The weight of his hand in mine seemed like nothing and everything all at once. I think he might have fallen asleep, but I sat there thinking about how beautiful he was, how elegant, how he challenged systems of injustice one at a time as best he could, how he taught himself Japanese, how to play the organ, how to be wealthy, how to fit in with an entire class of successful people that he wasn’t born into, and how he and Maxine both tried to lift other people up into that class with them.
He opened his eyes. “Carrie, I’m throwing down the gauntlet. Will you pick it up?”
There was only one answer.
“Yes,” I told him. “Yes.”
It was the last thing he said to me. He fell asleep again. We left for home. I left for college.
At Dick’s Funeral
Uncle Dick had a huge funeral with people in waiting rooms and lined up. There was not enough room to fit all the people who loved him and Maxine and wanted to say goodbye.
Maxine’s memorial, thanks to COVID, will be on Zoom.
having been given life, it is one’s individual responsibility to better the world around you.
At Dick’s funeral, I had to hold up my mother, my nana. And I had to stand at the podium and read a Psalm. I’m not sure if that was Dick’s choice or Maxine’s, but I was the one they chose to represent the family. The rest of my family couldn’t figure that out. I was the youngest. Not the most confident. I had a speech defect.
I’m pretty sure that I was Maxine’s choice because she knew the power of being seen, the power of words and of choice and as I read the Psalm that Dick chose when he planned his funeral out and those words echoed in the sanctuary, I got it. The power of voice, of words, of being seen. There is strength there. You don’t have to hide on a window seat, but you can go out into the ocean and the sun.
When I read those words, they were bigger than me. They were comfort. They were about the life of Dick, the life of Maxine, the life of all of us.
And since then, I have spent years trying to figure out how to make my words to my uncle not be a lie. How to meet the challenge of his life so well lived.
And it’s not just him. It’s also Maxine. I want to be worthy of her faith in me, in her assertion that I was wonderful the way I was.
And I know I’m not doing enough. It’s hard to motivate other people. Sometimes it’s hard to even motivate myself. But Maxine did it. She did it over and over again.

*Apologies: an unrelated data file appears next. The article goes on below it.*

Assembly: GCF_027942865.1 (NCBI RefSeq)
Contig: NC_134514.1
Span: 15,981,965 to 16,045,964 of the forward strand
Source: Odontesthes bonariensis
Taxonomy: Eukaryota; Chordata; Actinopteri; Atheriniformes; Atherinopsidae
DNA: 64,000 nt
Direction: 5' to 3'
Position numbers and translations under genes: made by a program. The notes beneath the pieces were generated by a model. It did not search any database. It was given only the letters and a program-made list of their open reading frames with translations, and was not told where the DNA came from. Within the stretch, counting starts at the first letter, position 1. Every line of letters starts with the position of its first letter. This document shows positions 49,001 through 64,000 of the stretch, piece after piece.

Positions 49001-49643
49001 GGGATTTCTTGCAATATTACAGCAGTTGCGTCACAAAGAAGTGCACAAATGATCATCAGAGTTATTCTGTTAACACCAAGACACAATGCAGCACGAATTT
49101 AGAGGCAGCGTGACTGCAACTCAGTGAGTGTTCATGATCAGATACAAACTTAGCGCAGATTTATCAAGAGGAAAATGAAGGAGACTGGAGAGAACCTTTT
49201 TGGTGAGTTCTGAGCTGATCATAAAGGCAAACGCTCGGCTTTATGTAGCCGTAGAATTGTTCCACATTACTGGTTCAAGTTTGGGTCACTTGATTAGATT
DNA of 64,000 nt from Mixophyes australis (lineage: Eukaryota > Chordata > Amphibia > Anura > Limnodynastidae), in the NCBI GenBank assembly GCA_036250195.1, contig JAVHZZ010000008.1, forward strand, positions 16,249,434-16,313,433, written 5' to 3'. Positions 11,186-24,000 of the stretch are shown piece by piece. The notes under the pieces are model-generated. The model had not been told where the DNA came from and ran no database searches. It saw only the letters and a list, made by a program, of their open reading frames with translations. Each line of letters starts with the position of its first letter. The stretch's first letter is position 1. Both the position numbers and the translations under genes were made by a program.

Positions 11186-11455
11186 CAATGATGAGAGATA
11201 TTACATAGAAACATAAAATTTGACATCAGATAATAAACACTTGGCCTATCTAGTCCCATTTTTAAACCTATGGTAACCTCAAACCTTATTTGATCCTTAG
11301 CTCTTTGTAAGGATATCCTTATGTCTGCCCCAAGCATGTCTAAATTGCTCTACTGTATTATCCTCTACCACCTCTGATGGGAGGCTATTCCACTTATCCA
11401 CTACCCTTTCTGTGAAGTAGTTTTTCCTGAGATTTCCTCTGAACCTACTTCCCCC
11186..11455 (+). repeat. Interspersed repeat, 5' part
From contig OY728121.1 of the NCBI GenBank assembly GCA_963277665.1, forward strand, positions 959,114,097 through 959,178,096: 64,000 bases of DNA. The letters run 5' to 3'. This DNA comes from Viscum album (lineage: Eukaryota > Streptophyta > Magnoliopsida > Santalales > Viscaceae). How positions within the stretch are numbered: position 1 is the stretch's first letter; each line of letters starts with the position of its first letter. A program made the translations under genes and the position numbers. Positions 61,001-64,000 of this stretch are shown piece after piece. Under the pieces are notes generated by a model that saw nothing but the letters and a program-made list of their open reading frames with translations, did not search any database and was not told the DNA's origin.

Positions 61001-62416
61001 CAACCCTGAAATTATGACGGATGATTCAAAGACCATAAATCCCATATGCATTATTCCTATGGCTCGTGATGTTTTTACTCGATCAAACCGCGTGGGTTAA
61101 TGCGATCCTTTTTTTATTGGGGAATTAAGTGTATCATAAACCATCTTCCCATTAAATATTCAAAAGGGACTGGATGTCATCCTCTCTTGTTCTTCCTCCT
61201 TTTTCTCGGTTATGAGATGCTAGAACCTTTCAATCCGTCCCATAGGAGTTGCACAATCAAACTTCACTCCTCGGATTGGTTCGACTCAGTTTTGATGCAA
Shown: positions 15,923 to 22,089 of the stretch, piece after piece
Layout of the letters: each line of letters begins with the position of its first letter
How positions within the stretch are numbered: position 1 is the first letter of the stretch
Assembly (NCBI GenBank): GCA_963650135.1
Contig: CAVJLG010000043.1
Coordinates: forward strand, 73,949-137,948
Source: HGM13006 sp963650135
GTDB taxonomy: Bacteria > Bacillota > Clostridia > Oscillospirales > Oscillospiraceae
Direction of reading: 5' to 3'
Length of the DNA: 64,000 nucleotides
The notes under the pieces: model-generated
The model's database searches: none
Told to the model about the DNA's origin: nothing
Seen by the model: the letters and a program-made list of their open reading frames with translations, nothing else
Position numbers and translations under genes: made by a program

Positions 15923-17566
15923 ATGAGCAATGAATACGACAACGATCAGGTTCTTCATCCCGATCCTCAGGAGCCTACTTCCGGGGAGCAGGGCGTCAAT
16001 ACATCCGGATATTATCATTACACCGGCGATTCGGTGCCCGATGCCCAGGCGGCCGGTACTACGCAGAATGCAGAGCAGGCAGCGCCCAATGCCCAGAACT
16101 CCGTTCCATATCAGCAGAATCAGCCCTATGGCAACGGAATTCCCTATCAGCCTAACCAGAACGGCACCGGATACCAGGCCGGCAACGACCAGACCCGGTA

I have a friend who recently said to me, “You do so much volunteering. I don’t. I can’t. I’m a selfish person. I want to make money.”
And I didn’t know what to say.
I still don’t.
WHAT IS THE GAUNTLET? IT’S INCLUSION.
I have only succeeded as much as I have because people like Maxine were willing to let me read a book, to be examples of goodness, to give me the opportunity to interact with senators, opera singers, doctors who have saved thousands of lives.
Humiliation and exclusion are not what we should aspire to. Inclusion and praise are not things to be afraid of giving to other people. Enjoying other people’s successes and happiness doesn’t make you any less likely to succeed.
The gauntlet is about being unafraid and allowing other people into your life, your heart, your communities.
Aunt Maxine and Uncle Dick told me throughout my childhood that intelligence was a privilege that I was born with. It could be cultivated and expanded on, but what was the most important thing was finding a way (or many ways) of using that privilege (intelligence, class, race, gender, being physically fit, and so on) and using it to better other people’s lives, your own life, the world, not in a way that makes you a hero but in a way that makes you a friend.
having been given life, it is one’s individual responsibility to better the world around you.
Be Brave. Vote. Act. Speak out. Include. Applaud. Connect. Give a child a moment with a book. Give yourself one too. And sing some Sarah Vaughn in honor of my Aunt Maxine, okay?